About once a month, the researchers flew to Louisiana, then drove 350 miles along the coast to collect data and swap out the equipment. Results are beginning to show up. At the Louisiana site at Grand Isle, Anderson found that PAHs in the water peaked about a month after the spill, making the concentration 45 times what it was before the oil spill. It was the largest surge of the four sampling sites. “That’s a gigantic increase,” she says. “Having done this for 15 years, I’ve never seen or heard of such an increase in my career.”
In Gulfport, Mississippi, PAHs doubled about a month after the explosion and returned to approximately pre-spill levels in August. In Gulf Breeze, Florida, PAHs didn’t increase significantly until four months after the blowout, when they tripled. This was likely, Anderson says, because the sampling site was on the inside edge of a peninsula in Pensacola Bay so it took longer for the oil to creep in there. Although a two- or threefold increase might not seem like much, she says, it is significant. That’s because PAHs accumulate in organisms, so modest increases in the air and water can add up inside a body, she says.
In Gulf Shores, Alabama, the concentration of PAHs doubled and peaked five months after the catastrophe, recovered to approximately pre-spill levels by March 2011, then shot up again during the following two months. Anderson says it’s possible that severe weather there in April 2011 may have churned up oil from the seafloor. “It looks like some of the oil can come back ashore depending on weather,” she says.
Although total PAHs at three of the four sites returned to pre-spill levels by the end of the yearlong sampling period, the concentrations of the 33 individual PAHs were not the same as before, Anderson says. This is important because PAHs have different toxicities. It could be that there are now higher levels of the more dangerous ones, or just the opposite.
Back at the lab, Anderson’s researchers tested the toxicity of the PAHs. They immersed about 8,000 transparent zebrafish embryos in four different concentrations of the water pollutants they collected to see if the concentrations were actually toxic enough to do physical damage. They used zebrafish, the aquatic equivalent of lab rats, because they share many genes with humans, they grow quickly, and they’re initially transparent so it’s easy to see deformities. The researchers are analyzing the data to learn what dosage will kill the fish or cause defects such as swollen yolk sacs, accumulation of fluid around the heart, and wavy notochords, a kind of primitive backbone.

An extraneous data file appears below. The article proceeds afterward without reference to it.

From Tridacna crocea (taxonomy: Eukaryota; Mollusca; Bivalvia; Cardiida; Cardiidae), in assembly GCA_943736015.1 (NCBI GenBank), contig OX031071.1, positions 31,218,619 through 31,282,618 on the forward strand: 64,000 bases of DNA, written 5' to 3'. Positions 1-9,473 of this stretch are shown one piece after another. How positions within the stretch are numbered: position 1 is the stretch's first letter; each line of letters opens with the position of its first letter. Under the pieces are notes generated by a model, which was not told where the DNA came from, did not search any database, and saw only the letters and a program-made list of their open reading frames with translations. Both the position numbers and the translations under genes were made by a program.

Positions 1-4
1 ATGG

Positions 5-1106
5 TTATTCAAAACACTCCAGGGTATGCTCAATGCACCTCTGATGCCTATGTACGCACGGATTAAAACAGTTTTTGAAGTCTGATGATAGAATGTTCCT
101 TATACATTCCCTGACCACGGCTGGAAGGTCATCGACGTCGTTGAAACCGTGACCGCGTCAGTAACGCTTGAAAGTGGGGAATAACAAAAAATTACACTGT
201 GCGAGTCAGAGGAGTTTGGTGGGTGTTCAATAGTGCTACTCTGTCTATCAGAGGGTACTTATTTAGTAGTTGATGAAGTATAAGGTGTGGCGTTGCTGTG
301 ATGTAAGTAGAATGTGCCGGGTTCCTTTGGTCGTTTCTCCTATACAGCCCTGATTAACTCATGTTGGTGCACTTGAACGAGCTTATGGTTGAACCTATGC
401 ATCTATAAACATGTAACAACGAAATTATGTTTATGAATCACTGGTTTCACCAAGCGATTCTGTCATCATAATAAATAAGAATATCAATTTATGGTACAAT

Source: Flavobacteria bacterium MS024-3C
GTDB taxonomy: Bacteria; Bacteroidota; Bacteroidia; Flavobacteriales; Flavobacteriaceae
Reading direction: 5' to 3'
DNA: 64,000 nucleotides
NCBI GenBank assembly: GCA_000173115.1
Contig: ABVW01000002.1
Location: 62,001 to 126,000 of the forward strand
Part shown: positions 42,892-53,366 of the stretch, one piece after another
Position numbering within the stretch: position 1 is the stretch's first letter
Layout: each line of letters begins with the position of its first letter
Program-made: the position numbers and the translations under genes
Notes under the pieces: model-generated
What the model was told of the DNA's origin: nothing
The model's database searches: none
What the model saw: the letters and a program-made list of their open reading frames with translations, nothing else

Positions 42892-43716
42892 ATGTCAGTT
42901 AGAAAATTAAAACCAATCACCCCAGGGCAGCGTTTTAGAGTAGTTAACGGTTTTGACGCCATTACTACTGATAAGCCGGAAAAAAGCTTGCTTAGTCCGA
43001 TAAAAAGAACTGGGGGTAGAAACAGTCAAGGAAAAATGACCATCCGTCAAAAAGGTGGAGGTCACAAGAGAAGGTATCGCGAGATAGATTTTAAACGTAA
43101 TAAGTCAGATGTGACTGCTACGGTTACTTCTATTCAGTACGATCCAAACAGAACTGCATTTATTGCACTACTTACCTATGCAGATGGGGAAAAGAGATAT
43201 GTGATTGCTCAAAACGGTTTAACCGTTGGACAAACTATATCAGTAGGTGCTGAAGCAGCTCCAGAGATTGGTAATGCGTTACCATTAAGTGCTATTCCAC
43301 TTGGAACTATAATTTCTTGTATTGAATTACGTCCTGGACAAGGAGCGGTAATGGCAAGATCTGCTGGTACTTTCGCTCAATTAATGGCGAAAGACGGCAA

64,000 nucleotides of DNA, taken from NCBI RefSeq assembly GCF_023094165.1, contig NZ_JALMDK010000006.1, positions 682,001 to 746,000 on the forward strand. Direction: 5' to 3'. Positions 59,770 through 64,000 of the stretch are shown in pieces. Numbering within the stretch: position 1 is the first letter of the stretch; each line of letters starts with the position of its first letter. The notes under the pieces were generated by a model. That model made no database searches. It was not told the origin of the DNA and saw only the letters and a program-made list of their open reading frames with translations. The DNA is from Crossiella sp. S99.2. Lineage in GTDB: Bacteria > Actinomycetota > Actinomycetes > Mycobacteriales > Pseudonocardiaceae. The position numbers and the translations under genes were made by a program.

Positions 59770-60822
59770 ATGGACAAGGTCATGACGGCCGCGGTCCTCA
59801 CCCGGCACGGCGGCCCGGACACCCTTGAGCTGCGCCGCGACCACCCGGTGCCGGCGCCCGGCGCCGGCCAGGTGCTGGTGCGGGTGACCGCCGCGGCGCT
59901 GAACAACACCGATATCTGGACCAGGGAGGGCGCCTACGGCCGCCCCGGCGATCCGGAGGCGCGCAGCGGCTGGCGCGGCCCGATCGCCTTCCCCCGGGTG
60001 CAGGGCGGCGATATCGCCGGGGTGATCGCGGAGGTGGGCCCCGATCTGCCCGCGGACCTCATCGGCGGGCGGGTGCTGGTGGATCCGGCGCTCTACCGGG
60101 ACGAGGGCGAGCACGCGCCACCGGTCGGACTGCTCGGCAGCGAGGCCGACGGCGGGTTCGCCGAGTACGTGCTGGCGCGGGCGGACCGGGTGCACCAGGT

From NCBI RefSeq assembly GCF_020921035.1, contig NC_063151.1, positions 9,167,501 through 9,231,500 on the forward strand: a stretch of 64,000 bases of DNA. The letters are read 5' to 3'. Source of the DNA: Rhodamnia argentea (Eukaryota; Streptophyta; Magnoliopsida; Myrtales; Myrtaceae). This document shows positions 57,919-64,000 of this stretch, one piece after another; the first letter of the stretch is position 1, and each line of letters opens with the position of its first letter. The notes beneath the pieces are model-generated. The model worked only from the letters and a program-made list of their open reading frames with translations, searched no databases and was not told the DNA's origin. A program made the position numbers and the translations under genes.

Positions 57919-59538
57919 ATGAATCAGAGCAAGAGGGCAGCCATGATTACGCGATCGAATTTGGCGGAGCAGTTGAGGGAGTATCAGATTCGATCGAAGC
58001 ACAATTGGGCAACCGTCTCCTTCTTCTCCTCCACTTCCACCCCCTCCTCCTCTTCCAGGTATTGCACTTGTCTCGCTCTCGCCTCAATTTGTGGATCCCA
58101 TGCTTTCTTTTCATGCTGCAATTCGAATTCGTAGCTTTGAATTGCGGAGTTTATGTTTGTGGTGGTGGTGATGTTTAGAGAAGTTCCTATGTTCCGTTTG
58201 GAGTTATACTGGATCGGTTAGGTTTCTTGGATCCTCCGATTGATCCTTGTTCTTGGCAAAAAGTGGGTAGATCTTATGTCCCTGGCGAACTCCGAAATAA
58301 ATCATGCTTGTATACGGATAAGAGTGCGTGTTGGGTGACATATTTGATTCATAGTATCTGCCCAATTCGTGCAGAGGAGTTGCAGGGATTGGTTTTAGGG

In October, several of Anderson’s graduate students returned to the Gulf to sample the air and water in all four sites again and to expand their testing to include sampling soil in Alabama. They wanted to see if contaminated sediments are getting stirred up and rousing the PAHs. Additionally, they used different equipment this time so they could capture oxygenated PAHs, which form when PAHs are broken down by sunlight and other processes. Some of these derivatives are thought to be more toxic than their parents.
The oil sheens have faded just like our ugly memories of the spill, but for OSU’s researchers, questions remain. Is the sediment harboring PAHs that show up later in the water? Are storms awakening PAHs from the seafloor? How toxic are they? How does their toxicity change over time and from site to site? Is there a risk to human health? And of course, are PAH levels back to normal?
“It wasn’t a happy story initially,” Anderson says. “But all of us were encouraged that the oil initially seemed to be dissipating faster than we could have hoped. Now we’re just trying to make sure that that story stays on a happy note.”
For more information, see OSU's Superfund Research Center's website.